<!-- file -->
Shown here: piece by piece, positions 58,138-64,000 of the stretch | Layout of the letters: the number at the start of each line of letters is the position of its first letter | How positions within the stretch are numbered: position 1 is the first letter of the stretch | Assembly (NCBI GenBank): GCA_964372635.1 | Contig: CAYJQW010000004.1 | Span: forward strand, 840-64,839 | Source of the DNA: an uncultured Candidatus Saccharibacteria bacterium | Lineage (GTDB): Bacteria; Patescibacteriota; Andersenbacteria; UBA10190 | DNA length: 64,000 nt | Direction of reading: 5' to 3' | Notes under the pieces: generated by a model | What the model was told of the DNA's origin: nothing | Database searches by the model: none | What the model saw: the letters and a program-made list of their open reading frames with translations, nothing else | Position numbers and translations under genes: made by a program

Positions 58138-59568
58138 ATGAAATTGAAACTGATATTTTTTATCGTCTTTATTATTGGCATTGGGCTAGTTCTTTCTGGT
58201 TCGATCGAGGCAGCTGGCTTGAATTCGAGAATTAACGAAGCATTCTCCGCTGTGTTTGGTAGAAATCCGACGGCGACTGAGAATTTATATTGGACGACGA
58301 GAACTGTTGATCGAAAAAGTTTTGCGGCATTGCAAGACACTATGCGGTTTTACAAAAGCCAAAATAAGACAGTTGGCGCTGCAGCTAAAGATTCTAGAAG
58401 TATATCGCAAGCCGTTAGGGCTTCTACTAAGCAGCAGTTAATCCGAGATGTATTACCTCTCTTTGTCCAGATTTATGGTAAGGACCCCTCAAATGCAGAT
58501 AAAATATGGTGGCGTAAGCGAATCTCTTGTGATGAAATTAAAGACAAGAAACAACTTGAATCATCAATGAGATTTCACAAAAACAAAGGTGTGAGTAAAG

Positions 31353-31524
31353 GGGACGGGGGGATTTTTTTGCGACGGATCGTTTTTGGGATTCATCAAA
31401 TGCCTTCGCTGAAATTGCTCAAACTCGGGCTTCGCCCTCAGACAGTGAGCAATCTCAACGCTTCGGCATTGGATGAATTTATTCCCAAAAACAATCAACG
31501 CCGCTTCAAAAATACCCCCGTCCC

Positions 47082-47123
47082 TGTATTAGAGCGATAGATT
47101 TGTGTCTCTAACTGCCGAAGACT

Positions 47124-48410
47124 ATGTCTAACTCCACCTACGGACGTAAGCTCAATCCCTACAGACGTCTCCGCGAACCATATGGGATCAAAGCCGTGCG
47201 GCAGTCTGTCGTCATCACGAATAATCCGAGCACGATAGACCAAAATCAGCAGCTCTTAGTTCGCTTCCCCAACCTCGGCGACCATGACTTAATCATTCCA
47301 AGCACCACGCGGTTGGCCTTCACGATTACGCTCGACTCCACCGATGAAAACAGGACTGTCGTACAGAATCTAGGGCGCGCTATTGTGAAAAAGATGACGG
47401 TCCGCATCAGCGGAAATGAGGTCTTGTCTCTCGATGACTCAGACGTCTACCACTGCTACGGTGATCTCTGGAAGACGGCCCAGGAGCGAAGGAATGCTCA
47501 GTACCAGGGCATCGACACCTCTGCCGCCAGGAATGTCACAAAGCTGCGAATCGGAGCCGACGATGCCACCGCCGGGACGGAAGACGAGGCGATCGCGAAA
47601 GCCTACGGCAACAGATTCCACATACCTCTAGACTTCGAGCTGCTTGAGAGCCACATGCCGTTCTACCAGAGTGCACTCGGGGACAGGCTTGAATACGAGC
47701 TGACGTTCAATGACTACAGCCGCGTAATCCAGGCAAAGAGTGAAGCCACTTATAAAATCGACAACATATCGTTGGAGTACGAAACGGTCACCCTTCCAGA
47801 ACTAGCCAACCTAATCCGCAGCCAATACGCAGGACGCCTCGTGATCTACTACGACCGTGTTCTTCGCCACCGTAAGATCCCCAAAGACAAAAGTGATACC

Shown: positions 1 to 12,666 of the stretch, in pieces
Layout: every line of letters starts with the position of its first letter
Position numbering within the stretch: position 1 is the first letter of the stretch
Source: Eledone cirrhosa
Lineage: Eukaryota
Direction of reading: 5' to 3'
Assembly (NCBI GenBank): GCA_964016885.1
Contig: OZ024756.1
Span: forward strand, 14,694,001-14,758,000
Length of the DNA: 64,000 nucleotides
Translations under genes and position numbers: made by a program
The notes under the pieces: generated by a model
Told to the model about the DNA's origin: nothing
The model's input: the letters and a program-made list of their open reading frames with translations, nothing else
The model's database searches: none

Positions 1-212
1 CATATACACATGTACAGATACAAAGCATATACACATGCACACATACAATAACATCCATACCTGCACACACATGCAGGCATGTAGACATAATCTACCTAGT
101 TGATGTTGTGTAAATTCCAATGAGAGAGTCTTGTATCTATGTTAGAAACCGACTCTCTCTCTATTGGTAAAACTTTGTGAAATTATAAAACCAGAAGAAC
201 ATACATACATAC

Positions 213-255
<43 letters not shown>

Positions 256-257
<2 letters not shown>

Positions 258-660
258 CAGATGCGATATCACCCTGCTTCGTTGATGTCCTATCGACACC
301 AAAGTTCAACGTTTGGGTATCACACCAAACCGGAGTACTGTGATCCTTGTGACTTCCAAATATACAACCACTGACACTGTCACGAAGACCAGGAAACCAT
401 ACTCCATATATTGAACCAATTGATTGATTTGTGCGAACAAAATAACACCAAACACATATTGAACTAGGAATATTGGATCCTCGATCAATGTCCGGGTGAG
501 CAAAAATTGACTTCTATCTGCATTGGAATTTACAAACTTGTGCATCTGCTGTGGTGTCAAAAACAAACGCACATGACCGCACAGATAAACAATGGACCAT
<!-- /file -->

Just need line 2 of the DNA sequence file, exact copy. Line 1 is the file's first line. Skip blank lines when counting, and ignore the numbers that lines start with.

Positions 58138-59568